Speaking of Parker, I can’t believe I’m writing this but Tom Hanks in Elvis is probably the celebrated Oscar winner’s most awkward performance to date. With the ugly shield of the prosthetics and an imbalanced accent that’s evidently distracting, Hanks is restricted from letting his facial expressions prowess take hold of his wicked act. While I don’t blame Elvis’ writing team – Baz Luhrmann, Jeremy Doner, Sam Bromell, Craig Pearce – for adding in as many of Tom Hanks scenes as possible, what I truly was invested in seeing was the complicated relationship between Presley and Parker, which unfortunately dips its toes but never digs deep. That’s not to say there weren’t some gut-wrenching scenes between the pair… one, in particular, sees Elvis breathless and collapsed just before a show and the Colonel’s only worry is that the show must go on. The emotional abuse previously mentioned takes center stage in Gladys’ funeral sequence where a downtrodden Elvis is manipulated to gain sympathy for his mother’s loss, a turning point in Presley’s impending downfall.

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As for the supporting cast, Olivia DeJonge is given a firecracker introduction, but then eventually finds herself on the sidelines when it comes to her character arc. The eventual breakup between Elvis and Prescilla feels anti-climatic as we’re never given time to invest in a relationship that was near and dear to Elvis’ heart. While a similar treatment is given to Richard Roxburgh’s Vernon, it’s Helen Thomson as Gladys, the most important woman in Presley’s life, who manages to leave you enraptured by the mother-son equation and how truly lost Elvis became after her passing.

Other limited yet notable performances come from Kelvin Harrison as the late, great B.B. King, the friendly light in Presley’s darkness and even Dacre Montgomery as Steve Binder, the American producer who tries his damnest to remove the Colonel’s vindictive clutches off of Elvis. Going back to the narrative structure, Elvis feels like a bunch of chapters in the pop icon’s life spruced together without a single cohesive thought process. In certain cases, this works as we see an interlacing scene of a young Elvis (Chaydon Jay is a revelation) being engulfed by a spiritual awakening with an adolescent Presley brings about the same vigour, but more of a sexual awakening for them boys and girls. Elvis’ meet with The Beatles, the Richard Nixon influence and the infamous Ann-Margret affair are all significant Elvis instances buried and not given the time of the day in Elvis. In a runtime of 161 minutes, Jonathan Redmond and Matt Villa’s jazzy editing is sure to give you a headrush, but thankfully, you’re still entranced enough to watch the movie and even obligated to enjoy it. Along with Mandy Walker’s captivating cinematography, the performance sequences with the close-up shots at just the right angle do Elvis the Musician such sweet justice.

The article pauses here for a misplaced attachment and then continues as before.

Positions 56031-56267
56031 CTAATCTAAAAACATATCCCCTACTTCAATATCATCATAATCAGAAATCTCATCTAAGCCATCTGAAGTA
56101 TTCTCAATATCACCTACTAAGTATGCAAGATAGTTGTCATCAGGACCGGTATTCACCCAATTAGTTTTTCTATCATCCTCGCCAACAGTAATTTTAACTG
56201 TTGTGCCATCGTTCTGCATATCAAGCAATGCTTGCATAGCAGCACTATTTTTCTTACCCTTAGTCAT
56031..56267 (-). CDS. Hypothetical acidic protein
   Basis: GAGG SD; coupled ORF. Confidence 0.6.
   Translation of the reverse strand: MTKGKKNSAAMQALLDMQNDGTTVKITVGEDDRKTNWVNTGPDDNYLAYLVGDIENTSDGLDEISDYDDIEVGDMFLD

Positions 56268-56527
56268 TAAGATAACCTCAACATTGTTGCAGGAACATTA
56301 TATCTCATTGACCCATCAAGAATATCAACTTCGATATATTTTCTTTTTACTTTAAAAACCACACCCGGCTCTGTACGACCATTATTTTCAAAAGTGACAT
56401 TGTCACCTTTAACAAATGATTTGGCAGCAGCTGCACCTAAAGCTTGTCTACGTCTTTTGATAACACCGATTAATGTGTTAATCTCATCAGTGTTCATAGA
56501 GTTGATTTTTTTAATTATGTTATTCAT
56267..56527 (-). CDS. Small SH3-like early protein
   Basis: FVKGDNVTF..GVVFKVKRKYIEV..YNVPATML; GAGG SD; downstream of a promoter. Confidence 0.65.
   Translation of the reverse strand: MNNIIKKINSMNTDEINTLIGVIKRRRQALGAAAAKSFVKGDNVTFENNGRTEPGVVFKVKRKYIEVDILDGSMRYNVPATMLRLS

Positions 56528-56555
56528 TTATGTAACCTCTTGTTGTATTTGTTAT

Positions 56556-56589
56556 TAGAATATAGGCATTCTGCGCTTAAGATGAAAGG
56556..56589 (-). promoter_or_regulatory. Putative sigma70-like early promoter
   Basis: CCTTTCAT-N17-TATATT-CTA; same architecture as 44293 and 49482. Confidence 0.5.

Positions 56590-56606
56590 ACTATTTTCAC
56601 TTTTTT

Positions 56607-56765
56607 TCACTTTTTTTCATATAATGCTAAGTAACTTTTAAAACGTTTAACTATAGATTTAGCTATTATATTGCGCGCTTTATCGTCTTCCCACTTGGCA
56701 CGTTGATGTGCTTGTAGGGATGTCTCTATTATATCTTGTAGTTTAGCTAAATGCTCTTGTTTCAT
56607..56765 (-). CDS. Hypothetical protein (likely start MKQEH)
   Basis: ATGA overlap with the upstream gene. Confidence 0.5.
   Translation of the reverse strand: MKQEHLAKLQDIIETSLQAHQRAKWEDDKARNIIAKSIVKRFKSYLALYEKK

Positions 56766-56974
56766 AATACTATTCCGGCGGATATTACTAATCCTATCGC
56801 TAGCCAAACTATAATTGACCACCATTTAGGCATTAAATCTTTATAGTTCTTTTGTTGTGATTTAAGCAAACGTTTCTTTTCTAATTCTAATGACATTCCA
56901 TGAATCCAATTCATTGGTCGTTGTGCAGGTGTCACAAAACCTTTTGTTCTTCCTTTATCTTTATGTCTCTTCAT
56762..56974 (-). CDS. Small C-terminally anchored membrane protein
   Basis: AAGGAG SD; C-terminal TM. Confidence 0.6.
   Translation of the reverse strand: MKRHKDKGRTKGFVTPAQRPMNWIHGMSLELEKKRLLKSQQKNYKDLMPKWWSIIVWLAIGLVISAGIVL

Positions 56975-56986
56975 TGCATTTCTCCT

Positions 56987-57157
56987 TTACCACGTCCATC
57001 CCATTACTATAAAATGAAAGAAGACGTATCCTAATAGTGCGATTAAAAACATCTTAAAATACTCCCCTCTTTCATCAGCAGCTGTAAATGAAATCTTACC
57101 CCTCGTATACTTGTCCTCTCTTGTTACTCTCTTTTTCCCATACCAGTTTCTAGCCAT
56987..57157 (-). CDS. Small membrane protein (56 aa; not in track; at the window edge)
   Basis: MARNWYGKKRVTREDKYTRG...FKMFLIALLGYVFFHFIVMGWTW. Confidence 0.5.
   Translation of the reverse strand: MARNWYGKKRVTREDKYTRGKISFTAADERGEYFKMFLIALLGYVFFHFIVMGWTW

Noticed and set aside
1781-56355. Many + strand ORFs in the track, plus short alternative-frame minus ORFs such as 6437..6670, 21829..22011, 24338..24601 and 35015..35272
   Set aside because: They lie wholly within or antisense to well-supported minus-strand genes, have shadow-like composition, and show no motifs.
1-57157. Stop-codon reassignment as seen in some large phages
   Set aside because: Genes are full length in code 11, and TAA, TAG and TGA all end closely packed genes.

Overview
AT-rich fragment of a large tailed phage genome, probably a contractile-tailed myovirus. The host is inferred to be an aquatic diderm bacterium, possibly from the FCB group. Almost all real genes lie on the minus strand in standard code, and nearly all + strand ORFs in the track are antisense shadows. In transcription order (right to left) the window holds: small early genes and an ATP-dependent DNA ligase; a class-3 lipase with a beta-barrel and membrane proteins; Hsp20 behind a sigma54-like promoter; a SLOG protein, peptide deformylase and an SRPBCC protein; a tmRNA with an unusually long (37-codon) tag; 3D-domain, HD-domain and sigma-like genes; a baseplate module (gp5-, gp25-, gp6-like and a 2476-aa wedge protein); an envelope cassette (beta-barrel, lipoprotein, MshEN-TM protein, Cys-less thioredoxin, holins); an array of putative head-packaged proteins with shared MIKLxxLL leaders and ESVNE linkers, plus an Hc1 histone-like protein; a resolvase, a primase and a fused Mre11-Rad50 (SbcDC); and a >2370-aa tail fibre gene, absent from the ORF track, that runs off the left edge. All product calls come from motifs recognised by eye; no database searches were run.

ALSO READ: EXCLUSIVE: Tom Hanks reveals the moment he knew Austin Butler was ‘the guy’ to play Elvis

No expense seemed spared when it came to the theatrical aspect of Elvis’ glamorous life, both on stage and behind the scenes, and the production design by Catherine Martin (with costume design credits as well!) and Karen Murphy are to thank for that as they brilliantly bring Baz Luhrmann’s outlandish vision to life with finesse. This is particularly witnessed in the Las Vegas sequences. As for the soundtrack, Elvis’ greatest hits are all materialised to a T, and even reimagined with current generation singers. However, I’d have been completely okay with Austin Butler’s Elvis covers rather than breaking the suspension of disbelief that it’s infact a biopic on Elvis Presley that I’m watching, and not the real thing.

In conclusion, for what it’s worth, Elvis may have many roadblocks from being a masterpiece of a movie and even falls into the pits of a classic biopic trope – overused to its very bone in the recent past, “caught in its own trap” (All the pun intended!) – but Elvis is still a victory, nevertheless, because Austin Butler manages to hit the sweet spot and introduce Baz Luhrmann’s Elvis Presley to a new generation, who may only have heard of Elvis from their parents. Elvis may have left the building, but his inimitable legacy lives on, even in glossy homages. Baz Luhrmann is the greatest example!